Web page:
[lit-ideas] Re: "There's an old saying in Tennessee"

  • From: JulieReneB@xxxxxxx
  • To: lit-ideas@xxxxxxxxxxxxx
  • Date: Tue, 29 Jun 2004 00:12:18 EDT

And here I thought I'd seen ALL the original Star Trek episodes.  Am I the 
only one who thought (and continues to think) Star Trek, Twilight Zone, and 
Mash 
to be classically brilliant?  Remember the Star Trek where the guy is divided 
into two, one evil one good, versions of himself with equal strength?  I 
*think* it was called "Lazarus".  And now we have reality shows.  geeze.
Julie Krueger

========Original Message========
Subj:[lit-ideas] Re: "There's an old saying in Tennessee"
Date:6/28/2004 11:01:30 PM Central Daylight Time
From:cskir@xxxxxxxxxxxxx
To:lit-ideas@xxxxxxxxxxxxx
Sent on:    

Perhaps it's a loose translation of an ancient Chinese
> proverb, gradually honed down to a southern phrase.

ck: I don't know about y'all, but I first heard the saying from the mouth of
Chief Engineer Scotty on Star Trek. You can guess where he said it came
from.
Carol


----- Original Message ----- 
From: <JulieReneB@xxxxxxx>
To: <lit-ideas@xxxxxxxxxxxxx>
Sent: Monday, June 28, 2004 8:10 PM
Subject: [lit-ideas] Re: "There's an old saying in Tennessee"


> I don't have any idea why he considers it (or called it) a saying
identified
> with TN.  It's more (I think) like a piece of Americana.  I would have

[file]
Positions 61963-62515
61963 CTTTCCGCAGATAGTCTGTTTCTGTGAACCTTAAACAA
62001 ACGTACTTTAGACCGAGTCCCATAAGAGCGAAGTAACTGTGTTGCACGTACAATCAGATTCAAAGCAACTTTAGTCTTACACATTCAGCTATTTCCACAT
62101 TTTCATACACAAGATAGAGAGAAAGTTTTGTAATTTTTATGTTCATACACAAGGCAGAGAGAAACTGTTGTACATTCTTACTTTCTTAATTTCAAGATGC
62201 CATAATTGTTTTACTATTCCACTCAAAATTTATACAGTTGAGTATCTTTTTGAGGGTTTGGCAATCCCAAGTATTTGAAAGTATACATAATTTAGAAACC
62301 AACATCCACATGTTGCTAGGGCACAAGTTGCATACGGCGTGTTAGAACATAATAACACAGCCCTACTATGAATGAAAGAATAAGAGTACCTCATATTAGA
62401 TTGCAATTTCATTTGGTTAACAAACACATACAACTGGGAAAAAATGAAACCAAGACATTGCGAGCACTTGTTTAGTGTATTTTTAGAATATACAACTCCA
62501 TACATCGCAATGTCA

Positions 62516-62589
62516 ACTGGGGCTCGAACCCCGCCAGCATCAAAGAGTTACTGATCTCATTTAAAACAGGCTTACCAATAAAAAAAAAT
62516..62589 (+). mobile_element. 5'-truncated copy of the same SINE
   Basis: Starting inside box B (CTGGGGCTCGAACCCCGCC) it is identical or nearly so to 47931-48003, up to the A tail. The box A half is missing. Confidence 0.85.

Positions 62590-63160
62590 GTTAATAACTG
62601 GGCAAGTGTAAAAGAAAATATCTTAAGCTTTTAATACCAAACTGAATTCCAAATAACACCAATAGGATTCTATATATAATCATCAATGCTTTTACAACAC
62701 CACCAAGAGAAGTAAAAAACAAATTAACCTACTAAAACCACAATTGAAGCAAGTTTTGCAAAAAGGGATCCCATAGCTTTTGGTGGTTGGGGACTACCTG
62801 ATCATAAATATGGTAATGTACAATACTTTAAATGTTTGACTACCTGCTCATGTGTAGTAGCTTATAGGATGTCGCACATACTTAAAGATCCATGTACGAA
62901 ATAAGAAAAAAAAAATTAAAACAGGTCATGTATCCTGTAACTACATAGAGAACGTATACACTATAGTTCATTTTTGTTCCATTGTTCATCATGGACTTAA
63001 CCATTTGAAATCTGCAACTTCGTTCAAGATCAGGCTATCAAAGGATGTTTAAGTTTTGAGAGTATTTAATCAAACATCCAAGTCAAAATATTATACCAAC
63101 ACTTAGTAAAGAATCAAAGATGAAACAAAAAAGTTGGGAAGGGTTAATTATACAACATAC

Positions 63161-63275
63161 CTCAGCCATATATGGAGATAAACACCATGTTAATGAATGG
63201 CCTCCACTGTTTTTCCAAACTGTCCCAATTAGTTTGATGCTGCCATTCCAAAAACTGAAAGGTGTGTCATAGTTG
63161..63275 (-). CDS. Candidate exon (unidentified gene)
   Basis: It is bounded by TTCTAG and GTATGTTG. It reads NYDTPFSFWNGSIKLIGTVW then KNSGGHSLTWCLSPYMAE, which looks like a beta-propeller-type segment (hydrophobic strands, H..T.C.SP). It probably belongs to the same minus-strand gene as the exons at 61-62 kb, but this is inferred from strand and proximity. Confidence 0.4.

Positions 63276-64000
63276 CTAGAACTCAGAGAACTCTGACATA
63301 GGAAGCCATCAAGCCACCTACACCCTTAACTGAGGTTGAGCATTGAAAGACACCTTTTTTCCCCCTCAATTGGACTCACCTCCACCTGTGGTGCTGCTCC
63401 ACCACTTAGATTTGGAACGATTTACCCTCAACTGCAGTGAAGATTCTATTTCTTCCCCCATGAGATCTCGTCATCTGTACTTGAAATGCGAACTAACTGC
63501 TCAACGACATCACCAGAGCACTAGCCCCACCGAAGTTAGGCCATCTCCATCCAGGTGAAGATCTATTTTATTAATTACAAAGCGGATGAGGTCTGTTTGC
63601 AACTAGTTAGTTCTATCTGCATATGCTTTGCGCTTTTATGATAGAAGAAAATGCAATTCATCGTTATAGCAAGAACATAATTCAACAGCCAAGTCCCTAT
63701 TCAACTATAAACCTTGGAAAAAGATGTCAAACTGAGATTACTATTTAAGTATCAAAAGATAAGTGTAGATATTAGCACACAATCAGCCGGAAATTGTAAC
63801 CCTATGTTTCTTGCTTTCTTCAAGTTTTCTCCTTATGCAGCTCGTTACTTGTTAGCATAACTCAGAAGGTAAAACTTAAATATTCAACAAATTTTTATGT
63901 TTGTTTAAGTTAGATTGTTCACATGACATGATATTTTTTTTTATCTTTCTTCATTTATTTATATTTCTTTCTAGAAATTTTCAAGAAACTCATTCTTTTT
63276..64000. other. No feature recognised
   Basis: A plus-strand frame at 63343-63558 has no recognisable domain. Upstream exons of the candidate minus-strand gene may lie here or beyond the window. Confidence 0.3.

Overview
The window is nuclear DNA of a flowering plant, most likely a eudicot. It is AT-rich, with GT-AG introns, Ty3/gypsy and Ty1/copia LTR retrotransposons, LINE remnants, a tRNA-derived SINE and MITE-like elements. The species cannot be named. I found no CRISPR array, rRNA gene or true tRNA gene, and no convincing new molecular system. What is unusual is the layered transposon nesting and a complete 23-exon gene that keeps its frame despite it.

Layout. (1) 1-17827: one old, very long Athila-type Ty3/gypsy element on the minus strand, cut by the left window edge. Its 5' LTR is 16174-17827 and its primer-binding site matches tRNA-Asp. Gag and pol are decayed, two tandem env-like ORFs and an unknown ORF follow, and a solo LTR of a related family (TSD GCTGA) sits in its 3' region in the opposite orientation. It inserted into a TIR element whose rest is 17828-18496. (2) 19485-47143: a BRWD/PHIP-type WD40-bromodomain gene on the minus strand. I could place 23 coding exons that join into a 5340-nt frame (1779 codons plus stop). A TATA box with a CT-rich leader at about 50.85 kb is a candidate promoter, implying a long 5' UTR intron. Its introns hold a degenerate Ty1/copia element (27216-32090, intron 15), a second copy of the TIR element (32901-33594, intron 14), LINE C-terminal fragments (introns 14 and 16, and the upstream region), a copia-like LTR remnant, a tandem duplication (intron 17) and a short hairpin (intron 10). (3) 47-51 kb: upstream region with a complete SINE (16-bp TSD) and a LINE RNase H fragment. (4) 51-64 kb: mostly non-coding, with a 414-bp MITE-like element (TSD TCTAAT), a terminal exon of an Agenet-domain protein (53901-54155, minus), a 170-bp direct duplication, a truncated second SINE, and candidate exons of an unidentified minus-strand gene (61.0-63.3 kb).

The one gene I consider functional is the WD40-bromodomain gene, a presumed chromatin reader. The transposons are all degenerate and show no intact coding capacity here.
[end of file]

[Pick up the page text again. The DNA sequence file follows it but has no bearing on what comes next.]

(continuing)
> expected it to have originated here, probably somewhere in the south
because it does
> have that flavour.  > Julie Krueger
>
> ========Original Message========
> Subj:[lit-ideas] Re: "There&apos;s an old saying in Tennessee"
> Date:6/28/2004 9:24:34 PM Central Daylight Time
> From:Jlsperanza@xxxxxxx
> To:lit-ideas@xxxxxxxxxxxxx
> Sent on:
>
>
>
> In a message dated 6/28/2004 10:17:22 PM Eastern Standard Time,
> JulieReneB@xxxxxxx writes:
> What  confuses you?  Bush just couldn't
> say it right.  He forgot the  second half
>
> What strikes me as interesting is that he wanted to qualify the expression
> as being 'an old saying in Tennessee' -- was the speech being delivered
> there?
> He then notes he _knows_ it's a saying in Texas.
>
> I would think that the proverb is actually generalized all over the United
> States, and possibly of English origin?
>
> I do not have the Oxford  Dictionary of English proverbs to hand, but the
> post I sent earlier -- with the  online link -- says it's an Oriental
> (Chinese)
> proverb. So what's the source for  believing it's only Tennessee/Texas?
>
> Cheers,
>
> JL
>
>
>
>
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